So it's strictly more secure than the server side database for passwords, even hashed and salted with key strengthening. BUT, don't advertise it because then it introduces security attacks where people over-rely on this to te detriment of the vectors mentioned in the article.
PS: Oh. This was written in 2011, before the Web Crypto standard I am referring to was published and adopted by all web browsers. I do NOT recommend doing the crypto methods in JS! And yes it has a secure RNG now.
Also Object.freeze() is a thing now.
There is prior work in this genre. Something like SPAKE2-EE might be worth looking into here. https://github.com/jedisct1/spake2-ee
> It doesn't mean you should be using the session cookie alone as a bearer token to access a session.
A random ID that just tells PHP where to look for the session data, with all the data persisted server-side, is secure as long as it's transferred over HTTPS. Most frameworks/libraries abstract the implementation details away, but generally:
$random = Base32::encode(random_bytes(32));
In those use-cases, you enter the usual JWT abuse territory, as outlined here: http://cryto.net/~joepie91/blog/2016/06/19/stop-using-jwt-fo...
In this genre, we're working on PAST (although this is probably going to be renamed before it's finalized) to solve the cryptography flaws baked into the JWT standards (collectively, JOSE): https://github.com/paragonie/past
That doesn't solve the "replay attack" issue (which may be what you were referring to with bearer tokens).
> OH AND YOU SHOULD ALSO BE USING A PRIVATE KEY PER USER TO ENCRYPT DATA AT REST ON YOUR DATABASE, AND STORE THIS KEY IN THE DB MULTIPLE TIMES - EACH ONE ENCRYPTED BY THE USER'S DEVICE KEY.
I'm not entirely sure what you're getting at here. If I needed to share a key across devices, I'd either use Diffie-Hellman or Shamir Secret Sharing to accomplish the task (depending on use-case and threat model).
Perhaps there's a lot of implementation detail that's not being discussed here that I'm missing and what you're saying is a conservative local maximum, but it stuck out a tad bit.
Today we wrote up an article about this, actually, referencing your guide:
It goes into more detail about all this.
Neat. I'll have to give that a read in the morning.
Although, it looks like one of your links in the opening paragraph under the "Web Security in 2018" header is broken, and presumably that was the one meant to link to our guide.
Information on older version should not be pruned as there are legitimate reasons to keep them. Not everyone is using PHP 7; what do you do when you inherit an older code base; what do you do when you just need to modify a few things on an older code base; what if you are trying to learn security based programming; what if you are trying to learn how to break into systems (to then learn how to protect them); what if PHP7 is not available or feasible for your project; etc.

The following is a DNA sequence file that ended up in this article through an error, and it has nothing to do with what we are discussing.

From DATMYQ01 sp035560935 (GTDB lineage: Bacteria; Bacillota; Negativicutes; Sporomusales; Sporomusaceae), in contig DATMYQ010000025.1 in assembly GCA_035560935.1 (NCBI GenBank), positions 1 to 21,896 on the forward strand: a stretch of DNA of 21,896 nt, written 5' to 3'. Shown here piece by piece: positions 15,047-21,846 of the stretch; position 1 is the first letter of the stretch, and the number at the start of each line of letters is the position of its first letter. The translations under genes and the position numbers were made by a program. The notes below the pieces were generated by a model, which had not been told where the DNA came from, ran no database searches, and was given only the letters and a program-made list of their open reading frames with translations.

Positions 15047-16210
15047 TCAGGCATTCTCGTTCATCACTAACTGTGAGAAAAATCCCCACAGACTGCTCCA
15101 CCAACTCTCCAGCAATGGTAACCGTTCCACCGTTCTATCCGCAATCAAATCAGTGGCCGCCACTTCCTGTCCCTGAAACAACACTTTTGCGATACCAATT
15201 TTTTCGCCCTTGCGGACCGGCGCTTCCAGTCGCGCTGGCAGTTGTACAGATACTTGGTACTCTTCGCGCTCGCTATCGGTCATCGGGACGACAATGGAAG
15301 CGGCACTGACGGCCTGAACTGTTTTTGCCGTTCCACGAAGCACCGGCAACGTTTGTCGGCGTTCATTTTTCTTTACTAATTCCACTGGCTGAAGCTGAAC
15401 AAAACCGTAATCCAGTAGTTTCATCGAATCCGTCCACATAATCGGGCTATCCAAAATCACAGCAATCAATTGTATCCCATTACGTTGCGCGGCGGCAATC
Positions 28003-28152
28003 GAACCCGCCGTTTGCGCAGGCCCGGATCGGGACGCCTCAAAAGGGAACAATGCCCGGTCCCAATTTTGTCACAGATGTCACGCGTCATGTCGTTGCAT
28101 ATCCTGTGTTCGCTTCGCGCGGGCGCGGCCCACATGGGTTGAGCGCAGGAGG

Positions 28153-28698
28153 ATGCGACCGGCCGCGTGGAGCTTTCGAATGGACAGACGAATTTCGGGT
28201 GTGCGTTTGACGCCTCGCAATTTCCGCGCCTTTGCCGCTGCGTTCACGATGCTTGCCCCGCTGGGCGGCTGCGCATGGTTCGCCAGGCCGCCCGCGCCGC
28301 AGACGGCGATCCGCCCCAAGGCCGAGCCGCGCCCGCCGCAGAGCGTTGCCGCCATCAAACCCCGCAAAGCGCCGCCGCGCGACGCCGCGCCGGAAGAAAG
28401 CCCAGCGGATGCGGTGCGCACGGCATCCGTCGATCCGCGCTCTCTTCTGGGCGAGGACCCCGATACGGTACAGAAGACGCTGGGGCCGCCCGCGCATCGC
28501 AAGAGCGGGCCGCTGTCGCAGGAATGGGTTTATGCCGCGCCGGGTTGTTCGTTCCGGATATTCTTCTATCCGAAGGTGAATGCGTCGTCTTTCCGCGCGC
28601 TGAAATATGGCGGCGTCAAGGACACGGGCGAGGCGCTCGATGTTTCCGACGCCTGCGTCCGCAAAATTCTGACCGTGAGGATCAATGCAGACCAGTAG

What can we do about that, short of “use framework X or Y” as they are the only ones peer reviewed?
* https://wiki.php.net/rfc/libsodium (PHP 7.2)
* https://wiki.php.net/rfc/mcrypt-viking-funeral (PHP 7.1)
* https://wiki.php.net/rfc/random-function-exceptions (PHP 7.0, largely the result of a mailing list discussion critiquing the original implementation of the new CSPRNG functions)
There is plenty more we want to work on in the coming months.
I recall the python docs have a big red warning box that you can enable shell-style-single-string mode instead of a list, but it's highly dicouraged due to security problems. php has about 5 ways to execute programs, but all of them enforce this insecure interface.
For example...there's nothing about current day PHP that makes it more susceptible to SQL injection than any other dynamically typed language with easy string interpolation. And the official PHP docs do guide you down the right path for SQL.
What the talk really exposed was a few similar bugs found in various projects (which is good!), and exposed a fundamental misunderstanding of a language by the researcher due to unfamiliarity. This was all covered in depth here at the time.
And if you think the history of PHP isn't applicable, then go and find the Golang library authors who are advocating filtering as a defense against SQL injection!
If you're a professional PHP developer or a company that builds on PHP, it would be very embarrassing to find yourself prominently featured on such a list. Which would create an incentive for those people to clean up their work so they can get off it.
As things stand currently, publishing outdated and dangerous information costs the publisher nothing, so they see no reason to stop doing it. Create a cost by attaching reputational damage to the act, and you create a reason for them to stop.
Whether that's a feature or a bug of PHP is an exercise I leave for the reader.
I'm hesitant to do this myself, because it might open us to legal action, and I don't have the emotional bandwidth or cash reserves to fight a lawsuit right now.
This isn't to say that there aren't good YouTube videos, but for each one of these there's easily a hundred where people with no clue are explaining PHP as if they know everything.